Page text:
Art and Life. Life and Art.

(originally written on 11.20.12)

On my bus ride from New York to Philadelphia this evening I found my mind trailing towards the ideas behind my work. I am just beginning to be able to articulate and speak about them.  It feels like an artist statement that is taking years to be able to write, but it’s slowing surfacing. 

I am consistently inspired by the people I surround myself with and the stories that present themselves to me through simple conversations and honestly caring about others.  I then use symbols (artifacts, body language, facial expression, light) to articulate these ideas.  Although what I present in my work is always intentional, I attempt to keep these pictures open-ended. I hope I can allow my viewer the space to bring their own experiences and thoughts (personal, historical and instinctual) into the scene I have created.  With this, I aspire to connect my viewer to my subject and because of my connection to those I paint, a connection with me.  I want to show (somehow) that we are all joined together, no matter our age, cultural differences, economic states, or social statuses.
As my bus ride was ending, I turned on some music to clear my head and prepared for an extended weekend back home.  The bus crossed the bridge and my mind left my art practice and focused on other things. 
Upon leaving the bus, I grabbed my bag and headed towards 30th street station.  A woman on the corner asked me where to get the train, I told her and we both headed inside, parting ways.  After a few minutes within the station, I came out the other side to hail a cab.  The same woman I had seen just 5 minutes earlier asked if I was heading towards the airport.  I said I wasn’t and she told me she was just trying to find someone to possibly split some cab fare with.  She explained that with the heightened holiday prices of the bus, her cash was limited to be able to get where she needed to go in a timely manner.  I stated that I was sorry and hoped she found a way.  I seemed to be the only person who would talk to her.  Perhaps it was our previous conversation, but I believe it was something more.

She wasn’t asking for any monetary help but it was clear she needed a way to bring some sort of joy and ease to her night.  Looking slightly alternative myself, I noticed her dreads and relaxed demeaner.  Others around weren’t giving her the time of day and I guessed that was the reason why.  She wasn’t homeless or a beggar.. just unique.  Seeing her, I reflected back on stories my fiancé would tell me about his days on the road as a touring musician.  He hit some hard times, never asking anyone for a single dollar.. but damn, how just one could’ve helped.  His sleeve of tattoos and punk rock attitude would’ve deterred people from caring about his misfortunes and often did.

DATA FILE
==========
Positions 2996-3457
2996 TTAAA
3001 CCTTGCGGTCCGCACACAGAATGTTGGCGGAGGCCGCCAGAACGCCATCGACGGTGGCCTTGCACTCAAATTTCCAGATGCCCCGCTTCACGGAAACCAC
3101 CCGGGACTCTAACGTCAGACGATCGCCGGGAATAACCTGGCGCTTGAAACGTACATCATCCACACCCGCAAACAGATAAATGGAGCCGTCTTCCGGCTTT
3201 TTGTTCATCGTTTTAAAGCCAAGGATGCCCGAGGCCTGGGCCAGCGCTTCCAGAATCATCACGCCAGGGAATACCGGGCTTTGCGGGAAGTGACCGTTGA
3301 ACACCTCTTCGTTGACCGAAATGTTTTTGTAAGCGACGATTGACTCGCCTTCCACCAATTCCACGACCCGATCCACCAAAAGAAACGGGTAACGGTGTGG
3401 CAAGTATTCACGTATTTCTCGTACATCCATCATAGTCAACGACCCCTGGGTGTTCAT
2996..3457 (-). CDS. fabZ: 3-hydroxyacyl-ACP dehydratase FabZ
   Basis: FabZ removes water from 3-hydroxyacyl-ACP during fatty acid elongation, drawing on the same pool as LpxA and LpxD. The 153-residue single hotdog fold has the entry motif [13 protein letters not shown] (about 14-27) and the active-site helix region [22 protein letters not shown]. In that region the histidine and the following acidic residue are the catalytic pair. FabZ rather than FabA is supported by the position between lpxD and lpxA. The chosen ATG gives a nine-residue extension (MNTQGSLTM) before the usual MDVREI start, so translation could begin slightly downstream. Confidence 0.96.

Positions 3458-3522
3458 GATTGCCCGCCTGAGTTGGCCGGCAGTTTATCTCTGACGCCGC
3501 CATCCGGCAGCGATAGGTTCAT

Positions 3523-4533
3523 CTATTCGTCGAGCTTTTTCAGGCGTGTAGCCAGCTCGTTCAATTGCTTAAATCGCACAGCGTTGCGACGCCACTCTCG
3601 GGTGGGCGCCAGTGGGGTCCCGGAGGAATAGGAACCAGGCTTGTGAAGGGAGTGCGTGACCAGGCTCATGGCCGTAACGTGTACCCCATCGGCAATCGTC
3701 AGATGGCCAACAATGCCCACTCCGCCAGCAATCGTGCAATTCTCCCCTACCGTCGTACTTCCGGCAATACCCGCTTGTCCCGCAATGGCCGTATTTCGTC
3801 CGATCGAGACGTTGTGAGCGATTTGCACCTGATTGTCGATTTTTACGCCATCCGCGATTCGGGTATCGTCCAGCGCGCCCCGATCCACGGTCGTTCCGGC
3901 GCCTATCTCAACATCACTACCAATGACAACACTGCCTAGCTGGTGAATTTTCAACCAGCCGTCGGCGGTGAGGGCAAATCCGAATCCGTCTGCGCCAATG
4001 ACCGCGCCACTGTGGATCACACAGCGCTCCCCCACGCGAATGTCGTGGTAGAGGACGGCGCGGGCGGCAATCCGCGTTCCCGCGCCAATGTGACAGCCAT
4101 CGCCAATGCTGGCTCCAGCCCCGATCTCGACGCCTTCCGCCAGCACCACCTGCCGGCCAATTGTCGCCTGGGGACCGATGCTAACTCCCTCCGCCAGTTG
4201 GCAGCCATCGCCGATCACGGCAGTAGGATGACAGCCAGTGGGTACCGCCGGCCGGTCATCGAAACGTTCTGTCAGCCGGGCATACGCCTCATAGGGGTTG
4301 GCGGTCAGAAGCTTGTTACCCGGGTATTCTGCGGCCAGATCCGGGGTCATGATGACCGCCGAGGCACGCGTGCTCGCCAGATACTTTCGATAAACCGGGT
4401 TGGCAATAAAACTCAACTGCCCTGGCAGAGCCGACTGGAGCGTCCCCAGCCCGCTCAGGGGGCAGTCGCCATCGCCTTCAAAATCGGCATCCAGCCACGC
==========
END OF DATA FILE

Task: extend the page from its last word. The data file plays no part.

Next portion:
I put my bag in the trunk of the cab and reached in my pocket to make sure I had my keys out.  I remembered that I had a $5 bill tucked away for coffee or food that I didn’t use.  Without thinking about it too much, I ran back to her and handed it over.  I told her I hoped it helped some and she immediately turned it down, saying she’d just wait for the train.  I insisted and with a look of shock and awe, she immediately broke into one of the most genuine smiles I’ve seen in quite some time.  She gave me the biggest, warmest hug and we wished each other a very happy holiday as she thanked me again.  
Connecting with a story from someone I care about brought light into a new experience.  Inspired by someone I love, I related to a total stranger. 

They say art imitates life and life imitates art, but why can’t they just be one? The things we, as artists, choose to present to the world should be genuine.  They really shouldn’t stop with paper, canvas, clay or camera.  I truly believe it is all connected and it’s time to start making a change.
Today’s experience reminded me that the path I’ve chosen is not in vain.  It is a representation of who I truly am, both with a brush in my hand and a spare $5 in my pocket.